Some Windows Store apps are country locked
A friend told me that the live TV service Zattoo has published an application for Windows 8 that enables you to watch live television right from the application. Zattoo is a licensed service that is available for residents in various European countries such as Germany, United Kingdom or Switzerland. Depending on where you are located, you get to watch live streams of TV stations that air in that country.
A search for Zattoo in the store turned up empty, and related searches for live tv, tv or television did too. While I was able to find several apps in the niche, I could not find the Zattoo application listed among the search results.
It then occured to me that I had set the location to United States and not Germany. I changed the Windows Store language and location a while ago to use the English interface and not the German one. The main reason for that I can use the correct English terminology when writing about the store and apps.
I decided to change the location back to Germany to find out if Zattoo would show up in the search results listing afterwards. To change your location do the following:
- Tap on Windows or click on the desktop link to go to the Windows desktop.
- Press Windows-C to open up the Charms Bar and select Settings > Control Panel from the menu.
- Select Clock, Language and Region here and then Change Location under Region.
- Pick another location and click on ok to save it.
When you open the store the next time you will notice that it refreshes shortly after it has been opened on the system. The apps are refreshed to reflect the new location.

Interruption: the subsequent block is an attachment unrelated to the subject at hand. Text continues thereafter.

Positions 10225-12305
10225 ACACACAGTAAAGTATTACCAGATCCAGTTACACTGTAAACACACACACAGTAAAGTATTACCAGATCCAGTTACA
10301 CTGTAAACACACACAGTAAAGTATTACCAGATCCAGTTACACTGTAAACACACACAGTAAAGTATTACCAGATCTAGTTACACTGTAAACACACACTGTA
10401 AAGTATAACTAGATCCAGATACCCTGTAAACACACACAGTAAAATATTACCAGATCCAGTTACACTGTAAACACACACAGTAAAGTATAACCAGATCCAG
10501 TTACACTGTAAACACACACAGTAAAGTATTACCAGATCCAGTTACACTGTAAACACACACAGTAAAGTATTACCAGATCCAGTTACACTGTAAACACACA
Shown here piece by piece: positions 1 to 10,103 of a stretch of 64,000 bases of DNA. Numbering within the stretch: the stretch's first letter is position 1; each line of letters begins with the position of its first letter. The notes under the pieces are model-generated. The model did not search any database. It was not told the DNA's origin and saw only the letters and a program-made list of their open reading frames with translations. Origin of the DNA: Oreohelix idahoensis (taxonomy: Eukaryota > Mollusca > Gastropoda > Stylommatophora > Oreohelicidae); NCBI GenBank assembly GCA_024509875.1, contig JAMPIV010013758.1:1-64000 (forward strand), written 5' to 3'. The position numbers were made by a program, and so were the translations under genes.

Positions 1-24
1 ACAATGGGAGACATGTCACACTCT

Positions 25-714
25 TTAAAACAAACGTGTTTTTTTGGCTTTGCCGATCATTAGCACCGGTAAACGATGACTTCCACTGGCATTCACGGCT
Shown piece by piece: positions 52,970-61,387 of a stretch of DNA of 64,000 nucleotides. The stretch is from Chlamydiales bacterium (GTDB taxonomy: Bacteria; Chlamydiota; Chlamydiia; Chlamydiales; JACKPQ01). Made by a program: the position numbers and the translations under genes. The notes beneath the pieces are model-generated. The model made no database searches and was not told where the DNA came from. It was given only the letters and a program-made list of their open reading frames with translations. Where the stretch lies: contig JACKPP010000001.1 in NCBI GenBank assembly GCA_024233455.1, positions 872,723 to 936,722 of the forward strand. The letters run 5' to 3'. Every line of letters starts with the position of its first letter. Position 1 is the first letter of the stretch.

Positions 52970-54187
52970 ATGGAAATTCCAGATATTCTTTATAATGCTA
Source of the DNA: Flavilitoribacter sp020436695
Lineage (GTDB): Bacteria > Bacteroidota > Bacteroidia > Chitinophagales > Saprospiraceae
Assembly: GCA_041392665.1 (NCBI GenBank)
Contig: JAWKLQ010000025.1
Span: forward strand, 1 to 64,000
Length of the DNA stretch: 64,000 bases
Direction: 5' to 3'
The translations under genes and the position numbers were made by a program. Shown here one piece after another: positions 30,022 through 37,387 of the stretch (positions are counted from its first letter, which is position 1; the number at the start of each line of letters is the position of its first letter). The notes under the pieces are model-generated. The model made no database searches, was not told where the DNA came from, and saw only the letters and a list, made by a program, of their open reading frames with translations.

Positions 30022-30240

It turned out that changing the store location was all that was needed to find and install the application on the system. Please note that you can use this workaround to browse and install applications that are only available in specific markets. While you may do so, it may not mean that you can use the functionality they provide.
The UK-only TVCatchup application for instance installs fine but won't play any videos if you are not in the UK when you use it.
Here is a screenshot of the US Windows store front.
And this one is from the German store.
There are certain options to get around those restrictions, a VPN connection comes to mind for example, and it is likely that they will work after all.
What I do want to point out though is that some apps may appear to not be in store when they are in fact country-locked.Advertisement
All stores including Apple’s and Google’s are location locked.
Still good to know how that this is the case and how to bypass.
After bypassing you won’t get any updates unless you switch country every time.
As for Apple store, I had an option to register in US store or Russian store from Ukraine and registration doesn’t care about my actual location set.
It is kind a different attitude â€” to register where you want to be registered, not to be registered where you happen to be.
If I come to physical, brick and mortar shop, usually I wouldn’t be asked if I’m from this country there. Goods are goods and money are money â€” if I’m willing to pay my money for particular thing it matters more than where I come from. More to it, paying for something in Europe and transporting it in my country I even can get refunded for taxes, included for Europeans.
So why the heck MS is trying to register my by country I set, not by where I want? I don’t want the corporations to have such power over me.
I would lie if I say that I got more negative impression from Windows 8 and Windows Store because of it â€” it just couldn’t be more negative.
But I want to express my disgrace and negative opinion about country-locks and location-bounds at all. Talking about “service”, the people who design that locks doing bad to many users.
My first visit to Google after new browser install usually is google.com/ncr – disable country redirect. I do prefer English interfaces and descriptions to the translated. I don’t need local shops offerings â€” if I search for some shop offerings, I search in different way. For many times I have to “overcome” darn marketing forces to get information I need.